A Short Story in which Paul Simon Eats Art Garfunkel Alive

The REAL STORY of how "The Sound of Silence" was written.

Paul Simon and Art Garfunkel were up late working on music. Paul Simon hadn’t eaten, but Art Garfunkel had.

“I am hungry,” said Paul Simon.

“Yeah?” said Art Garfunkel.

“Yeah,” said Paul Simon.

“You have to eat me,” said Art Garfunkel.

“What?” said Paul Simon.

“You have to eat me Paul Simon, there’s no other way,” said Art Garfunkel.

“Okay,” said Paul Simon.

Paul Simon knew where to start, as he slowly began to nibble at each of Art Garfunkel’s fingers, macheteing his way into the knuckles with his two front teeth. A light shower of blood later, Paul Simon began to feel the knotty cartilage squeak against his teeth. Paul Simon felt Art Garfunkel’s fingernails slowly detach in his mouth, gradually dissolving into a thick, milky liquid through his digestive saliva. It tasted vaguely like eggnog, which Paul Simon savored for a moment before making the final chomp severing the fingers from the rest of Art Garfunkel. Paul Simon kept his sturdy mouth on the fresh stubs, as he absorbed all the liquid in Art Garfunkel’s hands. A few moments later, Art Garfunkel’s forearms were punctuated by a loose flap of skin, some parched veins, and the crunchy skeletal framework of his former hands. But Paul Simon was not going to let anything go to waste, he sucked on the bones much like you and I might suck on a jolly rancher, until the constant erosion left it malleable. He swallowed; Art Garfunkel gave Paul Simon a proud wink.


Paul Simon knew the appetizers were over, and it was time to hunker down to the main course. Paul Simon ripped open the mottled skin of Art Garfunkel’s upper-arms, revealing a moist, an all-together impressive set of biceps and triceps. Paul Simon couldn’t help but salivate, he knew consuming raw or undercooked meat was detrimental to his health, but this was a special day. Paul Simon took a firm grip of Art Garfunkel’s arm muscles, gave a solid twist, and snapped them right off the bone. Paul Simon could feel the nerves twitching in the muscles as he brought them to his mouth, which only made him hunger more. The triceps squirmed down Paul Simon’s throat like a reluctant, but fatalistic goldfish. They hit his stomach acids in a cold, fidgety splash. As Paul Simon brought the biceps to his mouth, Art Garfunkel chuckled. “Biceps, more like Bye-ceps!” Paul Simon smiled, he would’ve given Art Garfunkel a high-five but Art Garfunkel didn’t have any hands.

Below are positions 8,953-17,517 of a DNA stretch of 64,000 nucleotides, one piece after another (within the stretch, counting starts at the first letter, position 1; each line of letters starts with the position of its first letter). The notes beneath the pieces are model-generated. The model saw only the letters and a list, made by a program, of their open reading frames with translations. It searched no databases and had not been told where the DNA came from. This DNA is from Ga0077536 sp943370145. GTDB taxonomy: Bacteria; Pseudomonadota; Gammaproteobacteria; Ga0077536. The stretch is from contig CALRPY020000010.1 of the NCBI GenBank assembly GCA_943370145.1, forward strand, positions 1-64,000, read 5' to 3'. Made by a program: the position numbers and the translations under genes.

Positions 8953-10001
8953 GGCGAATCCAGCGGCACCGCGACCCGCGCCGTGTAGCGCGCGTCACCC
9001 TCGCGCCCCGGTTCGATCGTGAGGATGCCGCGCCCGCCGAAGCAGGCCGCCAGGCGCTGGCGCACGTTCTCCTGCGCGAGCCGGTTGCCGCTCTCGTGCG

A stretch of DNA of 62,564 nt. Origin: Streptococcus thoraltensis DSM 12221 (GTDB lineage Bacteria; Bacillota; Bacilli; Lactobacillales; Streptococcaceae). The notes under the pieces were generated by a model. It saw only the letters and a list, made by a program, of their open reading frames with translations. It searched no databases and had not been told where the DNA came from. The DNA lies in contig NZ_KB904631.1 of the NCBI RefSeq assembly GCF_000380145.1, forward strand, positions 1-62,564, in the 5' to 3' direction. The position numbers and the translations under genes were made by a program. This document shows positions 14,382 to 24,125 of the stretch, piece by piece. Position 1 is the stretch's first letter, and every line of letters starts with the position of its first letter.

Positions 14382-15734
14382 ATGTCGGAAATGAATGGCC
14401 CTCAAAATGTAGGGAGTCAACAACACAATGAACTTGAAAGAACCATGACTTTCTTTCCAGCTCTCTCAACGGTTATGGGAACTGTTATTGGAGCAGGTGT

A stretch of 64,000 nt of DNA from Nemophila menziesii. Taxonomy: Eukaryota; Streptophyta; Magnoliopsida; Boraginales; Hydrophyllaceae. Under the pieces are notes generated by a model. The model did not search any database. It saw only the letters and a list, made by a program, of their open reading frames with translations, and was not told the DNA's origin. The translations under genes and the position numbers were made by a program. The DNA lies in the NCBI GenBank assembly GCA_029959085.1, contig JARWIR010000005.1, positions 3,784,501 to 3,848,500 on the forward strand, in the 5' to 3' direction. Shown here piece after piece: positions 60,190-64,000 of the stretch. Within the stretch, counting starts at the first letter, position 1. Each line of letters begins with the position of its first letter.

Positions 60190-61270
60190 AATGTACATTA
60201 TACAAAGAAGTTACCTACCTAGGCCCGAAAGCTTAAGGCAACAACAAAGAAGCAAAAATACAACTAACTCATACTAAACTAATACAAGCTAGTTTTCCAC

Paul Simon had been growing out his thumbnail for quite some time now, and it was just the perfect tool for making a long, narrow incision down Art Garfunkel’s abdomen. Paul Simon peeled back the core of Art Garfunkel’s body to reveal an exotic and undeniably intoxicating banquet. In fact, Paul Simon was so infatuated with his supper that he didn’t even bother to use his knife and fork. Paul Simon sucked the liver out of Art Garfunkel with his eager tongue, added salt, and let the deliciously pungent filtered toxins play with his tastebuds. It turns out red wine tastes better the second time around. Paul Simon removed Art Garfunkel’s small intenstines, and let the pinkish sausage link rope down his throat with outstanding precision. Every once in a while Paul Simon would chomp down on one of the small-intestine sausages, letting an explosive rapture of de-oxygenated blood and semi-digested food coat the walls of his mouth. Paul Simon tongued the aortic valve until the tease was too much to bear, he swallowed Art Garfunkel’s heart whole and savored the surprisingly unique flavor profiles of each of its chambers.

Last but not least was the brain. Paul Simon had read on the internet that eating brain was best paired with milk, so after Paul Simon pried open Art Garfunkel’s skull with a particularly dense bottle-opener, Paul Simon poured a healthy dose of 2-percent to go with the swimming, translucent gray matter. Paul Simon took the biggest spoon he could find and flicked the briny, lukewarm sludge into his mouth. Paul Simon really liked flicking the loose membranes between his cheeks before swallowing. Pretty soon, all was left was the wet, bony interior of Art Garfunkel’s head, which Paul Simon gladly welcomed as a complicated jawbreaker.

Paul Simon looked over Art Garfunkel’s flaky, drained corpse and billowy clothes. Paul Simon thanked his friend for such a great meal, and hanged Garfunkel’s remains in the smokehouse for some kickass Art Garfunkel Jerky in a few months. Paul Simon was full, and finished writing “The Sound of Silence.”